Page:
The Pros and Cons of Mobile Access Control
Apr 25, 2016
For the past six months Northland has been testing mobile access control. In lieu of a traditional badge, users have an app on their Bluetooth Smart and NFC-enabled phones. Users tap the phone on the access reader or use a “Twist and Go” gesture from a distance to unlock doors and get access to the areas they have the appropriate credentials for.
How It Works:
Administrators supply credentials through a portal. They send users an invitation to download the app directly to the enabled mobile phone. After downloading and registering the app, mobile id’s can be issued, changed, or revoked just like a traditional badge. Credentials can be issued from the portal individually or in batches.
Our small pilot at Northland indicates that further refinement will be necessary for mass adoption of this emerging technology. On the upside, there is undoubtedly a wow factor at this stage. It’s still not a widely used technology, so clients and guests are impressed when they see it being employed and it gives people something to talk about. Most people are in the habit of always carrying their mobile phones with them so there is a convenience factor. Employees who prefer not to have a photo id badge dangling from their body while they run an errand or go to lunch, no longer have to remember to put their badge back on etc. As long as users have their phones with them, they can get access to the building.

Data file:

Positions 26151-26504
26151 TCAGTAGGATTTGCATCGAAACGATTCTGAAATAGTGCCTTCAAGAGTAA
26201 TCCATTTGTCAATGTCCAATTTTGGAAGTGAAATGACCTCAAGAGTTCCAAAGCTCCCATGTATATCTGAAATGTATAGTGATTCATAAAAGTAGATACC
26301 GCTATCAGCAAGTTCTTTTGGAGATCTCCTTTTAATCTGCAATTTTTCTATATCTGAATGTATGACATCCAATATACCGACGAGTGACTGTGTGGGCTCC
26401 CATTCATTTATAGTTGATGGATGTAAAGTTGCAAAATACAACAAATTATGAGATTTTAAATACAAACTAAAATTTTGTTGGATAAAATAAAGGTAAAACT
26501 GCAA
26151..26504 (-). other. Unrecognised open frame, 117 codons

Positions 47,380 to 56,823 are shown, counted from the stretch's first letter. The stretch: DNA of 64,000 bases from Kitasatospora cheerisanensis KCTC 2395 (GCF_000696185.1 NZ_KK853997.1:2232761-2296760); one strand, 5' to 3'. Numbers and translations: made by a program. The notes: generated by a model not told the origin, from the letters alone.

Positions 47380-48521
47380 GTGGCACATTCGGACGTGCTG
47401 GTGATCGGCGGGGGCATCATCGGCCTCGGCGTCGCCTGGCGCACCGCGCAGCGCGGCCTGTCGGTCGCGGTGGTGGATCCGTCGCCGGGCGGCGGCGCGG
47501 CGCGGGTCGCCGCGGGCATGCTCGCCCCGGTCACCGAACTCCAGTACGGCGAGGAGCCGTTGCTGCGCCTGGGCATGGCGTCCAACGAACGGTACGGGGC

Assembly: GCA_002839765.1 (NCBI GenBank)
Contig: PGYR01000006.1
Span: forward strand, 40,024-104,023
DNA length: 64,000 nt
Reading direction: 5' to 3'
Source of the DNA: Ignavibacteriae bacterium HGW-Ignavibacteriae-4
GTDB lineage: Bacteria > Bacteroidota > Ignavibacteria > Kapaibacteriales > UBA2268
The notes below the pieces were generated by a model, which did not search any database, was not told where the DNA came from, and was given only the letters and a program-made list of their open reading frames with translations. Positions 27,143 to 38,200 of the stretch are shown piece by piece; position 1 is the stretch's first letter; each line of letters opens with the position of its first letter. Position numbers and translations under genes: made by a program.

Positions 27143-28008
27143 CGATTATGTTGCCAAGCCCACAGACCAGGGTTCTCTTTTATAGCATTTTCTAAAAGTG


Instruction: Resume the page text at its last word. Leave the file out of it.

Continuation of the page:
A small inconvenience of this new technology is that you have to launch the app every time. It’s not as simple as having your phone on your body and merely walking by the card reader. Also, there is no photo feature as there are on most standard badges. While this is often an overlooked or seldom used security feature, it is an added form of verification should someone steal someone else’s badge etc. But perhaps the biggest downside to this technology as it stands now is the license is per device. So if you replace a phone or upgrade, users require a brand new license. With the rate at which people upgrade phones and the costs of licenses, this could be prohibitively expensive for many users.
Reaction from clients has been mixed. We have clients in education and tech who love this technology, while others are waiting for further enhancements before seeing the value in investing in the technology.